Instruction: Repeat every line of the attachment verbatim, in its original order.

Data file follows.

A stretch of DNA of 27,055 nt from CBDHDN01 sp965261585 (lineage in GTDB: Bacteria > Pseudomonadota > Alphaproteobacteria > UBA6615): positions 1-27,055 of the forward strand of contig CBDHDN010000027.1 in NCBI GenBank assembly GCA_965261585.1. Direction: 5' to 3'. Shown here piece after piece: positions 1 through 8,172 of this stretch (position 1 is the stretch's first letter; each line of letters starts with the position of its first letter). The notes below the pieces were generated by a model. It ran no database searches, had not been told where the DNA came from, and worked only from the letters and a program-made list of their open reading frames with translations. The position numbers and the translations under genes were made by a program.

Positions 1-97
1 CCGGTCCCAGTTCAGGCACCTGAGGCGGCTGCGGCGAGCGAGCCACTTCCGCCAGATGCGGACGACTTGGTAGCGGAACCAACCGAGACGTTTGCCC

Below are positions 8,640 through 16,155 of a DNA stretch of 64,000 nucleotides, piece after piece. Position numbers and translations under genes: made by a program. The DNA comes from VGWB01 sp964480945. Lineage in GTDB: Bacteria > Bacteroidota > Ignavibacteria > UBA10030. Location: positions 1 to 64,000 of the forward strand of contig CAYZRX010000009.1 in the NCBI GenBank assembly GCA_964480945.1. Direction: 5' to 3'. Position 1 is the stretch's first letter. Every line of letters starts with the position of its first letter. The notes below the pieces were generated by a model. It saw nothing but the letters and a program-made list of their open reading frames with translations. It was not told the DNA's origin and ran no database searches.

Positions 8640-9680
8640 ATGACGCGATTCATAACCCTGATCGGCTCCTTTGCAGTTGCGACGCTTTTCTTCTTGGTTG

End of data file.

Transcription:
A stretch of DNA of 27,055 nt from CBDHDN01 sp965261585 (lineage in GTDB: Bacteria > Pseudomonadota > Alphaproteobacteria > UBA6615): positions 1-27,055 of the forward strand of contig CBDHDN010000027.1 in NCBI GenBank assembly GCA_965261585.1. Direction: 5' to 3'. Shown here piece after piece: positions 1 through 8,172 of this stretch (position 1 is the stretch's first letter; each line of letters starts with the position of its first letter). The notes below the pieces were generated by a model. It ran no database searches, had not been told where the DNA came from, and worked only from the letters and a program-made list of their open reading frames with translations. The position numbers and the translations under genes were made by a program.

Positions 1-97
1 CCGGTCCCAGTTCAGGCACCTGAGGCGGCTGCGGCGAGCGAGCCACTTCCGCCAGATGCGGACGACTTGGTAGCGGAACCAACCGAGACGTTTGCCC

Below are positions 8,640 through 16,155 of a DNA stretch of 64,000 nucleotides, piece after piece. Position numbers and translations under genes: made by a program. The DNA comes from VGWB01 sp964480945. Lineage in GTDB: Bacteria > Bacteroidota > Ignavibacteria > UBA10030. Location: positions 1 to 64,000 of the forward strand of contig CAYZRX010000009.1 in the NCBI GenBank assembly GCA_964480945.1. Direction: 5' to 3'. Position 1 is the stretch's first letter. Every line of letters starts with the position of its first letter. The notes below the pieces were generated by a model. It saw nothing but the letters and a program-made list of their open reading frames with translations. It was not told the DNA's origin and ran no database searches.

Positions 8640-9680
8640 ATGACGCGATTCATAACCCTGATCGGCTCCTTTGCAGTTGCGACGCTTTTCTTCTTGGTTG